This was one of the first country-wide reports to recommend ways of improving access to high quality schooling in rural areas of Australia.
Tabled in 1988, this is the first time a digitised version of this report, known as the 'Boomer report', has been made publically available.
The report was produced by the now-abolished Commonwealth Schools Commission.
Since its inception the Commonwealth Schools Commission (CSC) has focused attention on issues related to the education of students in rural areas. In its Report for the Triennium 1976-78 (1975), the Commission identified country students as an educationally disadvantaged group with special needs and funding requirements. In subsequent reports the Commission has continued to comment on the special educational needs of students living in rural areas. In 1977, on the advice of the Commission, the Government introduced the Disadvantaged Country Areas Program to help counteract some of the educational disadvantages caused to students by factors such as poverty, isolation and remoteness. This program evolved into the present Country Areas Program in 1982. The Country Areas Program continues to receive strong support from education authorities and school communities in rural areas.
In Quality and Equality (1985) the Commission stated its belief that there was an urgent need to address the broad issues in rural education at a local, State and national level. The report indicated that issues such as access to and the broadening of curriculum offerings require major attention and considerably increased resources. In line with comments made in Quality and Equality, the Commission recommended in its May 1986 report, Commonwealth Programs and Policy Development for Schools, that one of its major policy development projects to be undertaken in 1987 should focus on schooling in rural Australia. The Government accepted this recommendation, consistent with the concern about educational services in rural areas expressed in its April 1986 statement, Economic and Rural Policy.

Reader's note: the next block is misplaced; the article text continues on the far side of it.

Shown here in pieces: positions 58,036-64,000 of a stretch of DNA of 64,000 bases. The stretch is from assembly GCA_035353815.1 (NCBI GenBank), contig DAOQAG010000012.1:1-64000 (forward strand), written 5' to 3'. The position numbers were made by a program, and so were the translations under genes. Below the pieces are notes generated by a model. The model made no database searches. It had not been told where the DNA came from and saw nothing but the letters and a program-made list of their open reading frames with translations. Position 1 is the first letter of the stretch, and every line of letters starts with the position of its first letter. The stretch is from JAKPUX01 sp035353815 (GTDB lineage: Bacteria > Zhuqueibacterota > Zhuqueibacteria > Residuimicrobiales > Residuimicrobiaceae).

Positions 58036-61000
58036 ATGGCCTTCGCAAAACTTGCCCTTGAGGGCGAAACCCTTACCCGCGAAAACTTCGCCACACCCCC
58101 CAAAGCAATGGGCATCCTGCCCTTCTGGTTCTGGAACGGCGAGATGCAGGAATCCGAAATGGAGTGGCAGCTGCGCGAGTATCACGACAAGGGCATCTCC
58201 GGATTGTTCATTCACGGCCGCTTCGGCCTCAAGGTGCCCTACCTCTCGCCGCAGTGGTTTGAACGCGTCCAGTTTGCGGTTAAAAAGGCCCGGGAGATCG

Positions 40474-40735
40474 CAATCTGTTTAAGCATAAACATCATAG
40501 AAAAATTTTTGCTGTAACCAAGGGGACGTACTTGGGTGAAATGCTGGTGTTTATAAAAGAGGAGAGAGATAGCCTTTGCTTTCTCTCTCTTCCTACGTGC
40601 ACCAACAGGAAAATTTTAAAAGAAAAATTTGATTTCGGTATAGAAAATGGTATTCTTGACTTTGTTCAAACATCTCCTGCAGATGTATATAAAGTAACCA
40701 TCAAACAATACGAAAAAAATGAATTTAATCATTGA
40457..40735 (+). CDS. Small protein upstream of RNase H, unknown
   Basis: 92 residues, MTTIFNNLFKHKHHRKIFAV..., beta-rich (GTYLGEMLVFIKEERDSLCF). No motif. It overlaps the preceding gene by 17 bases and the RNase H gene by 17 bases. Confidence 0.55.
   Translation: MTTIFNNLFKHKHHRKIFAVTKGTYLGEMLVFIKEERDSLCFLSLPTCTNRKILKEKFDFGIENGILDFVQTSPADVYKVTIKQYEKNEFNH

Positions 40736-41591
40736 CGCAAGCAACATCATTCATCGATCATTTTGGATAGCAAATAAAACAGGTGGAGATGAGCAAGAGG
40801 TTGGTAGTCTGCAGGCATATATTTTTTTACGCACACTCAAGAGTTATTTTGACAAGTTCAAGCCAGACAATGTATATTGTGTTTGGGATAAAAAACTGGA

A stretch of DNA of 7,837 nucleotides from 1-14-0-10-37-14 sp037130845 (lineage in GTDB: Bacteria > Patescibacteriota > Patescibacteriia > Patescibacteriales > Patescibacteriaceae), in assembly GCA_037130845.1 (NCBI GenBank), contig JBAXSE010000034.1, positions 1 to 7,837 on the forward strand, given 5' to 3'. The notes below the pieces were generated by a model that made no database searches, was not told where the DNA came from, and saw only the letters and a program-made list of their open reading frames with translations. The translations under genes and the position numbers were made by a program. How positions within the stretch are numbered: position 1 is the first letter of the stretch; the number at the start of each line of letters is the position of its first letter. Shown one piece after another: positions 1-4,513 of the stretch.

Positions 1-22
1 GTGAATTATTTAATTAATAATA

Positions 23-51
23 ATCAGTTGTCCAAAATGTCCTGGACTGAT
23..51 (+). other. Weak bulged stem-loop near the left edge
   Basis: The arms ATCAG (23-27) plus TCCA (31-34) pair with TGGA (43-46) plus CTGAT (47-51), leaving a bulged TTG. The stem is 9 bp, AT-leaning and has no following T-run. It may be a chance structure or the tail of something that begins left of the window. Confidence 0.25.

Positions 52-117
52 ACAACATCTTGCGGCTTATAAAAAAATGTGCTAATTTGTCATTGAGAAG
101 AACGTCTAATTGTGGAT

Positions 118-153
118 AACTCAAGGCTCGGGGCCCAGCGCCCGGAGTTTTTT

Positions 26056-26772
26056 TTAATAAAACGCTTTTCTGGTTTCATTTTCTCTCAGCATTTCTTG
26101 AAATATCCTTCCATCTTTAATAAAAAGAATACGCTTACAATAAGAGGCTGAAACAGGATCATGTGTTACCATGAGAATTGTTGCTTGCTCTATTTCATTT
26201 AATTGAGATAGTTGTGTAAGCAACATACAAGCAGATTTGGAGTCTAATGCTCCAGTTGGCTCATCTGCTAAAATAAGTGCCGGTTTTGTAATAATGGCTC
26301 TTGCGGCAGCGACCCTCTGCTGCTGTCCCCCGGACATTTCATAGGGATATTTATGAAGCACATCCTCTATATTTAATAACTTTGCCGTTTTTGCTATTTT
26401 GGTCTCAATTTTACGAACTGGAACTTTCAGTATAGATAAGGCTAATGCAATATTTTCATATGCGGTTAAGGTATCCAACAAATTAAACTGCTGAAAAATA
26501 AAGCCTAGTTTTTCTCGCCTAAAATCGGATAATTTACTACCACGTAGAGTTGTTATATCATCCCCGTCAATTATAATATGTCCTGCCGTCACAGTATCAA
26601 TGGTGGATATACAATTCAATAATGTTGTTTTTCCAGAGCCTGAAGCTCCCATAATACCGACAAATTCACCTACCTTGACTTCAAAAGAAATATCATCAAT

Successive Commonwealth Governments have accepted that the needs of students living in rural Australia require Commonwealth action if the educational opportunities available to these students are to approximate, as much as possible, the opportunities available to students living in urban areas. Some examples of this action are subsidies to assist parents to purchase transceivers to enable their children to participate in school of the air programs (introduced in 1973), student assistance programs such as the Assistance for Isolated Children Scheme (introduced in 1973), the Loan Video Program (introduced in 1982) and the Country Areas Program referred to above.
The Commission believes that the involvement of the Commonwealth in supporting the provision of education in rural areas has been one of the major factors contributing to recent improvements in rural schooling. There is still, however, much to be done. The Commission believes that it is therefore essential that the Commonwealth continues to provide its support aimed specifically at improving educational outcomes for students living in rural areas.
In this report the Commission focuses on factors which it considers central to improving educational services in rural Australia. It presents a substantial amount of information on these factors, in order to help stimulate informed discussion and appropriate action directed at improving the educational opportunities available to rural school students. It points to successful initiatives in rural schooling and highlights directions which it considers should be taken to further improve schooling in rural areas. Finally, the Commission emphasises areas in which the Commonwealth might appropriately and beneficially provide further support for schooling in rural Australia.
The committee behind the report was chaired by Garth Boomer and included Joan Brown, Lyndsay Connors, Van Davy, Vin Faulkner, Maxwell Howell, Joe Lo Bianco, Patricia Mitchell, Judith Redden, Fenton Sharpe, John Steinle and Errol West.
This report helped lead to the Rural and Remote Education Inquiry initiated by the Human Rights and Equal Opportunity Commission in 1999.
Part of the Policy History Collection. Digitisation of this report has been supported by the National Library of Australia.
Reproduced with permission of the Department of Prime Minister and Cabinet.